Clicking on the option Custom in the Xbox parental control menu opens up a list of options almost too numerous to list here. Let’s just say that you can control everything from how much time can be spent on a game, to how much or how little can be shared with others via sharing or chat, to what friends can be added, to social media access, to the regulation of in-game recordings and Skype use.
To watch YouTube videos and access Microsoft pages about the many control options, click here.
The other big dog in the game console world is, of course, Sony’s PlayStation 4. All of those things I said about Microsoft’s desire to make its console the go-to source for interconnectivity can just about be covered with a “ditto” for this unit. And that applies, for the most part, when you’re talking about parental controls, too.
The parental control system here may not be quite as comprehensive as the Xbox, but Sony has certainly covered all the major areas. Gameplay time limits and restrictions for games, movies and online access are all covered, as is the ability to turn off outgoing messages.
But there is a bit of a drawback here when it comes to the PS4’s slightly more limited control system. For one thing, there’s no way to single out or limit specific games with these controls. It’s all ratings based. If you give permission for T-rated games, for instance, but you’re not too sure you want Junior exercising his trigger finger on a T-rated shooter like, say, Fortnite, well, you’ve got a bit of a problem.
You can check out PlayStation 4’s menu and user guide here.
Now, you might think of the Nintendo Switch as being a console that doesn’t need much of anything in the way of parental controls because it’s so focused on E-rated video game fare. I mean you can’t play Blu-rays or access the internet. So what’s to worry about? And that’s the rep that Nintendo wants you to remember. But there are some non-Mario games to be found for this console, and there are other time-limiting concerns to consider, too.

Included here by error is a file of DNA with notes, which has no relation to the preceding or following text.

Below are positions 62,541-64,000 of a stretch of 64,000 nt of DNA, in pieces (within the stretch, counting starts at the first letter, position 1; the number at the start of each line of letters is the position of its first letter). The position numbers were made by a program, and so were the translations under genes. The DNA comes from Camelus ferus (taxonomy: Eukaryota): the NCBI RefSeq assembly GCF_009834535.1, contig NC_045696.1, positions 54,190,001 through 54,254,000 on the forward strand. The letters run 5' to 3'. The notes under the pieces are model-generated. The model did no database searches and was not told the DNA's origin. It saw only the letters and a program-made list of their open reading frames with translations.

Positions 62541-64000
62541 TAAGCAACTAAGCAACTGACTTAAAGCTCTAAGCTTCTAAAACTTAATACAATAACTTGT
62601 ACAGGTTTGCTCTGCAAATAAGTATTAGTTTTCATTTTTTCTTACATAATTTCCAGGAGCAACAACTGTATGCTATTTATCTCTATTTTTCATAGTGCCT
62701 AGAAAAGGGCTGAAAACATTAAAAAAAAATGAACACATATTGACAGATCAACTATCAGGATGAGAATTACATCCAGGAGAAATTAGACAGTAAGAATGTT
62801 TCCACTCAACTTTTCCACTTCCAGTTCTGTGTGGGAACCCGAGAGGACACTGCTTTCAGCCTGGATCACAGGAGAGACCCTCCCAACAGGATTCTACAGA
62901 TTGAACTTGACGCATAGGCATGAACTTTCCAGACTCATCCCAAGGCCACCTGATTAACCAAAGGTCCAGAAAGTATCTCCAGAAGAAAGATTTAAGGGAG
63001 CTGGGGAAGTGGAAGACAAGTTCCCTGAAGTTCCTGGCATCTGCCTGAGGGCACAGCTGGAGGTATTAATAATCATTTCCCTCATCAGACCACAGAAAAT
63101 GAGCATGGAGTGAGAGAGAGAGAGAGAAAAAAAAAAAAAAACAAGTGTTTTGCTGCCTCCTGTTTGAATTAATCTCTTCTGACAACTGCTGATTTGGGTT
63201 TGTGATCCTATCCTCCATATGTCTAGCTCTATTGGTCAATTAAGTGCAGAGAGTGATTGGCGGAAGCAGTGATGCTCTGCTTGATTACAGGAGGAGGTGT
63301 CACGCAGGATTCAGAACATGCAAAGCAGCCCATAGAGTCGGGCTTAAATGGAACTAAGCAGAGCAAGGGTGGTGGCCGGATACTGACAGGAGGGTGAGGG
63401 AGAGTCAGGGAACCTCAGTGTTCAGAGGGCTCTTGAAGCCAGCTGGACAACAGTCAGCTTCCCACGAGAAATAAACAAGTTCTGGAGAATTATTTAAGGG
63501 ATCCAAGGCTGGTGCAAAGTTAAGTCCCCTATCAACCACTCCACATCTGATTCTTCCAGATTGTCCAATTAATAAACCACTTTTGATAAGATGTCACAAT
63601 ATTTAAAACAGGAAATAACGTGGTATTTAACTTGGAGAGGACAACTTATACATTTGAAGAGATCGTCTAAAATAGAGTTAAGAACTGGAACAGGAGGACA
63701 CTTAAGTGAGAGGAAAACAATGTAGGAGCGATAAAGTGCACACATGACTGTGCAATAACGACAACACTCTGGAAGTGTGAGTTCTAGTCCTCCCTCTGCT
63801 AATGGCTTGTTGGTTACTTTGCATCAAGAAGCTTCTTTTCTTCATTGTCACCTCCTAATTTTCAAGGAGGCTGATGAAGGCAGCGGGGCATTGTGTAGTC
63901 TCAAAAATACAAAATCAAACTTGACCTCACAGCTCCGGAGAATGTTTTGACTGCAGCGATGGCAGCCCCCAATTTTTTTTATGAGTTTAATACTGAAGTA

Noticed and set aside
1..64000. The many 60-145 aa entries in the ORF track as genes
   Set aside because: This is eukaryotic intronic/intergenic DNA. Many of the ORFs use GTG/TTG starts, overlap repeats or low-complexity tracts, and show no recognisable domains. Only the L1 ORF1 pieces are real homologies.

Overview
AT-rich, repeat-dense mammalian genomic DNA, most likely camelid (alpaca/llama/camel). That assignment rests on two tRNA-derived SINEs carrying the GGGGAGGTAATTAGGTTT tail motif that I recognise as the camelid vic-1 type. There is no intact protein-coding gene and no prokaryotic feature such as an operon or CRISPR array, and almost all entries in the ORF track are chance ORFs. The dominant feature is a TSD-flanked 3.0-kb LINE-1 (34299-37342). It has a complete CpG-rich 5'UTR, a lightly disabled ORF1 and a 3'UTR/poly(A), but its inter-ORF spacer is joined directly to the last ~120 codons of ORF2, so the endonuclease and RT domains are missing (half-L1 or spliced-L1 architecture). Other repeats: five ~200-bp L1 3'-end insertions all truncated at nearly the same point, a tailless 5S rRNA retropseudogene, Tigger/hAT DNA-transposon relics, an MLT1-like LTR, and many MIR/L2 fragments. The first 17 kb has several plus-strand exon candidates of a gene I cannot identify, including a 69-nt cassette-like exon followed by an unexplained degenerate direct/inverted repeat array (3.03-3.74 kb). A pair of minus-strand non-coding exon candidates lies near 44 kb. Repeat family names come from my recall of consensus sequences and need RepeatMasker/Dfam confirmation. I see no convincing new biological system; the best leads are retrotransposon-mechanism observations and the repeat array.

Fortunately, the Switch system’s parental controls are pretty solid. You can set gameplay time limits (including an alarm that notifies Junior of when his playtime has expired), and quickly suspend them if you want some extra take-the-handheld-into-the-car time. You can set rating restrictions, track every minute of playtime by game, and limit access to specific titles. And when the console hits its designated game-off time limit, everything goes dark (no slipping the handheld controller beneath the covers). Best of all, those controls are all set-up easily and with very simple instructions through an app on your phone.
The only drawback? Well, the restrictions you set apply for all console use, not by individual user. So if Mom sets a play deadline and a game rating limitation for the youngest tyke, an older sibling will be out of luck unless she grabs her phone and taps in her password every time they want to play. That can be frustrating unless somebody wants to spring for a Switch for everybody. (Not that Nintendo would mind.)